Kelley-- I posted two follow ups to your question back in May. Significantly I noted that the 498th was a GROUP designation and the 873rd is the SQUADRON. In the event that you did not see them, or can't find them, here is the substance of those posts:
873 & 498 Bomber Squardrons Posted by: Kelley (ID *****1211) Date: May 12, 2002 at 16:15:04
Need info. Uncle W C (Dub) Breeland was listed as a pilot in these outfits. Uncle Dub was shot down & listed as MIA. DOD showed 10 Feb 1945, not sure of the value of this day. Recall family talking about planes named "Devils Darling" & "Josie Jo". Hoping to find photos.
Breeland: 873rd Sqn/498th Bomb Group Posted by: David R. Berry (ID *****8022) Date: May 13, 2002 at 14:35:12 In Reply to: 873 & 498 Bomber Squardrons by Kelley
W. C. Breeland Second Lieutenant, U.S. Army Air Forces 0-760552 873rd Bomber Squadron, 498th Bomber Group, Very Heavy Entered the Service from: Texas Died: February 10, 1945 Missing in Action or Buried at Sea Tablets of the Missing at Honolulu Memorial Honolulu, Hawaii Awards: Air Medal, Purple Heart
Here is the citation from ABMC. As it includes his serial number it will get you forward on acquiring his IDPF. Also note that the GROUP is the 498th and the Squadron is 873rd. The notation that this is a very heavy group indicates that it is a B-29 outfit. As he is listed on the tablets of the missing, it is possible that his date of death is one-year-and-a-day earlier than the date shown.
B-29 operations in the Pacific are not my specialty, but I expect that our friend Stalag can shed some light on this for you.
4 FEBRUARY 1945
(Mission 26) Sixty-nine B-29's of the 110 dispatched from the 73rd and 313th BW's attack the Kobe urban area; and 30 B-29's attack targets of opportunity and last resort including 15 hitting Natsusaka. This is the first mission over Japan by groups of the 313th BW (30 B-29's from the 504th and 505th BG's). Almost 200 attacking fighters down one B-29 and damage 35 others. One other B-29 crashes on landing at Saipan. B-29's claim 4-20-39 Japanese aircraft.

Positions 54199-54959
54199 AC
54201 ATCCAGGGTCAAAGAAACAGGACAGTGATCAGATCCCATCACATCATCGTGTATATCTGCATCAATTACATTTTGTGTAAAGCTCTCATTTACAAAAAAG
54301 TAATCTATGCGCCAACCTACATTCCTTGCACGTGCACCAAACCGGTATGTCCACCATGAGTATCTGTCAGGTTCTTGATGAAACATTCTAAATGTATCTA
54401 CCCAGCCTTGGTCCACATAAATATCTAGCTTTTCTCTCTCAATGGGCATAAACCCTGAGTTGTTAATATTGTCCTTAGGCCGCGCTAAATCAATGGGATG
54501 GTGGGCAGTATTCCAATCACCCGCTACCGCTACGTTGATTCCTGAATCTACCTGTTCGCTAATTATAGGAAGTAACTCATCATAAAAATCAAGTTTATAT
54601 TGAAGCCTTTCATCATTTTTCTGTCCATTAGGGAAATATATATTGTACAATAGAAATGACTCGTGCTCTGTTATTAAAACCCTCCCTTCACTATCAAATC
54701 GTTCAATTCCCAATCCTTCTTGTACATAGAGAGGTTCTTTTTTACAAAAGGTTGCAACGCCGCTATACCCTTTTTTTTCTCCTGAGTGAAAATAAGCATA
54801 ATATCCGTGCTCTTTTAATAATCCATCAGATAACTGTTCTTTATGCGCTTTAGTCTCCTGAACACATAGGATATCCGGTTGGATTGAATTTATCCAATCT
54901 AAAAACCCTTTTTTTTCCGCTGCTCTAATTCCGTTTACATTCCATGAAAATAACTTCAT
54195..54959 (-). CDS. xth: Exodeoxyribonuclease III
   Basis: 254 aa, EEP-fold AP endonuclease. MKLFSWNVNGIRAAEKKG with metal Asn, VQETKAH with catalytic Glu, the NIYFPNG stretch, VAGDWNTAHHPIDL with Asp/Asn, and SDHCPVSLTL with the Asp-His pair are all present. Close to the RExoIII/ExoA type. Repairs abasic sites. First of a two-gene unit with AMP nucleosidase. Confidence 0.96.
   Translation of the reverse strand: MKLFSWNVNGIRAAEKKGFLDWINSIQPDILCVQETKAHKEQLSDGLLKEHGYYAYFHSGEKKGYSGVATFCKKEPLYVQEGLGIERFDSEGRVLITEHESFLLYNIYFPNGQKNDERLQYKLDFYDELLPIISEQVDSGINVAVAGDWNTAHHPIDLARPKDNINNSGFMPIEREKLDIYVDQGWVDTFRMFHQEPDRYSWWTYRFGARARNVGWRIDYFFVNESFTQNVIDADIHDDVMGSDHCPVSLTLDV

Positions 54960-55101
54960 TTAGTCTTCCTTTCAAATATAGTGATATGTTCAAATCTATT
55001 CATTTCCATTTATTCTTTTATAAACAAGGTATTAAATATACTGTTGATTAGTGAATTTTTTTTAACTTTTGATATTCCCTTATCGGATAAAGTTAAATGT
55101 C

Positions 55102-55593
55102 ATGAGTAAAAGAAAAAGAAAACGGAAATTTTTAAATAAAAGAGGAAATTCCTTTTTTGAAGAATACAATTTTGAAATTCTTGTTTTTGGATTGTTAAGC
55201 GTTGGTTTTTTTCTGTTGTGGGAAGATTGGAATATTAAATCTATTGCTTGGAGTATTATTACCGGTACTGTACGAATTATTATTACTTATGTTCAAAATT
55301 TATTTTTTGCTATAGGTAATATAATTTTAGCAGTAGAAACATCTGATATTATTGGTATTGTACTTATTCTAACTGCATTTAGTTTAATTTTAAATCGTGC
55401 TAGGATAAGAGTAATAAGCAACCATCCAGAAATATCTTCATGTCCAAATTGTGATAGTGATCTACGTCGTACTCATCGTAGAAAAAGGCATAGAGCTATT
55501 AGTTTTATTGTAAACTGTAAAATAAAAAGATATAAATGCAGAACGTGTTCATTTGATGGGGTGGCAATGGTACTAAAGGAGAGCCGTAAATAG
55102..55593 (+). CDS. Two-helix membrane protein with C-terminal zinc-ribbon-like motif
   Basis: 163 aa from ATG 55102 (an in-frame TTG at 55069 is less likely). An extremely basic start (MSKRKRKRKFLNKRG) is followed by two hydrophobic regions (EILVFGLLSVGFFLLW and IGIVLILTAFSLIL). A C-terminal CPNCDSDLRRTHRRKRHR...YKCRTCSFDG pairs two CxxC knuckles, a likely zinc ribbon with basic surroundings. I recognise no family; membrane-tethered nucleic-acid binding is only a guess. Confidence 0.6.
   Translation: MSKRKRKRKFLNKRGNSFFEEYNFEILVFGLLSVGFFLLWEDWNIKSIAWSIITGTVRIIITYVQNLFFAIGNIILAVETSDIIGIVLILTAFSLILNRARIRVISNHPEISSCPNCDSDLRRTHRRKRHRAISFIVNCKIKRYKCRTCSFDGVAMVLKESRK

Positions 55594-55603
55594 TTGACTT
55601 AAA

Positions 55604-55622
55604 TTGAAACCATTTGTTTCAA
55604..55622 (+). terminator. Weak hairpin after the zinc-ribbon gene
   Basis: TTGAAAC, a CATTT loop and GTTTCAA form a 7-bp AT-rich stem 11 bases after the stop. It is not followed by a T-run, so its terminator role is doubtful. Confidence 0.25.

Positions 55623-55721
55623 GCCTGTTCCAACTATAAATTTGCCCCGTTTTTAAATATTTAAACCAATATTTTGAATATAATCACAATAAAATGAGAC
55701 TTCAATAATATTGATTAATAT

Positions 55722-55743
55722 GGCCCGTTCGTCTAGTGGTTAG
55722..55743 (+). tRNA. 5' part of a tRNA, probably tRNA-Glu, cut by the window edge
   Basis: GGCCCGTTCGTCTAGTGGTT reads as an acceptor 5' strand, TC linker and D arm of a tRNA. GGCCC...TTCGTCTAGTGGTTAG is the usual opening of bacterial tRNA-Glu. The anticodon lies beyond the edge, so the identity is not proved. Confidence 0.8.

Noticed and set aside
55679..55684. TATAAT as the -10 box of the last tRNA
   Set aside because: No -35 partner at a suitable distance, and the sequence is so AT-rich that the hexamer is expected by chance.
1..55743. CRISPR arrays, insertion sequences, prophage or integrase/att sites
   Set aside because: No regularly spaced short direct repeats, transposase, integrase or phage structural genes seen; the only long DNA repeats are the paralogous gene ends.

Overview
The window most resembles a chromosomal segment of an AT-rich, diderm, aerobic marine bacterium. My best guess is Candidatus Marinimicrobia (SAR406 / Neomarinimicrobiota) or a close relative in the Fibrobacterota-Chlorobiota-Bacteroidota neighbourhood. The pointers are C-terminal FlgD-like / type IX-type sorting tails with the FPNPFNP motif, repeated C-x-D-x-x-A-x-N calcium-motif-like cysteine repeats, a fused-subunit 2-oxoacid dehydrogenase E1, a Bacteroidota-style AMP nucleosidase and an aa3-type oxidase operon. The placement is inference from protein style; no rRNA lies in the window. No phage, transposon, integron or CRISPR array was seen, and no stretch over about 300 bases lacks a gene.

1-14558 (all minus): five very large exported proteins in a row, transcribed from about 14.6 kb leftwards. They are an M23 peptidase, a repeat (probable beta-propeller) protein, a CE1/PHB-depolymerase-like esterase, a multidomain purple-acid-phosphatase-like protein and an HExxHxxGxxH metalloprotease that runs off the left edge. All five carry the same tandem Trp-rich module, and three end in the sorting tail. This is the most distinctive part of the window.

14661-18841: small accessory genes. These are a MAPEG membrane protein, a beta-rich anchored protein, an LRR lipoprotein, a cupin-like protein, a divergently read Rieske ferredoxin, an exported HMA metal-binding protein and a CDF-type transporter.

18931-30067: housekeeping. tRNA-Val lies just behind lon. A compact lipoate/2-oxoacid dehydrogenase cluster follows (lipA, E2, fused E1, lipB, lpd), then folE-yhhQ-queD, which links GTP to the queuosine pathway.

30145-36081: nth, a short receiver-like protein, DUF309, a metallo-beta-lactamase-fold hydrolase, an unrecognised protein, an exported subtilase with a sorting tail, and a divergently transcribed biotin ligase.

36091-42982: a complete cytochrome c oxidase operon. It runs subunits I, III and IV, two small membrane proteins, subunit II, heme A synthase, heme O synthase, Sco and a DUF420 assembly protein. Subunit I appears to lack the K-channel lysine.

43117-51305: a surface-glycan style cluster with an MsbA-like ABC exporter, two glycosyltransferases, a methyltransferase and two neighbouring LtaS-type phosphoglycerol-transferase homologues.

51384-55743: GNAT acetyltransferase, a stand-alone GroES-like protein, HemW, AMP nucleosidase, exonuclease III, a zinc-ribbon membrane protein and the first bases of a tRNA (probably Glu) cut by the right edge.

The two B-29's lost were from:
42-24608 T3 498th BG Stendahl crew; crashed on Saipan due to battle damage, crew survived. 42-24629 T9 498th BG "Devil's Darlin" was not lost over target, ditched, Aircraft commander Malone was lost after ditching; the rest of the crew survived.
10 FEBRUARY 1945
(Mission 29) Eighty-four of 118 B-29's dispatched from the 73rd and 313th BW's attack the Nakajima aircraft plant at Ota and 14 attack other targets. Gunners claim 21-15-26 Japanese aircraft. Eleven of the 12 B-29's lost on the mission succumb to operational accidents and mechanical failures.
In light of you most recent post I discovered the following:
Devil's Darling AC-Lt. M. Malone (Aircraft Commander) 02/04/1945(Date of Loss) Mission # 23 AC Killed over Kobe. Plane ditched and all others survived.
B-29 (Type) 42-63468(Aircraft serial number) AC - Lt. W. Breeland 02/10/1945 M # 24 Radio out - accompanying aircraft observed #1 engine out - fuel low - dissappeared in dark.
B-29s with tail numbers 42-63452/63501 built by Bell-Atlanta B-29-20-BA Superfortress."20" is the block number.
63468 disappeared 2/10/1945
Battling Betty I (875th BS) The other 498th plane lost of 10FEB45 42-24760 02/10/1945 M # 24 Ran out of fuel - last position 16-10N, 145-00 E.No further word.
The 498th is well known in the ranks of folks who study aircraft names and noseart.The second aircraft name you cite is confusing.While there may well have been a plane called "Josie Jo", there was in fact a well known plane in the group called "Joltin' Josie--The Pacific Pioneer" and two different aircraft which carried the name "Little Joe" and "Little Jo"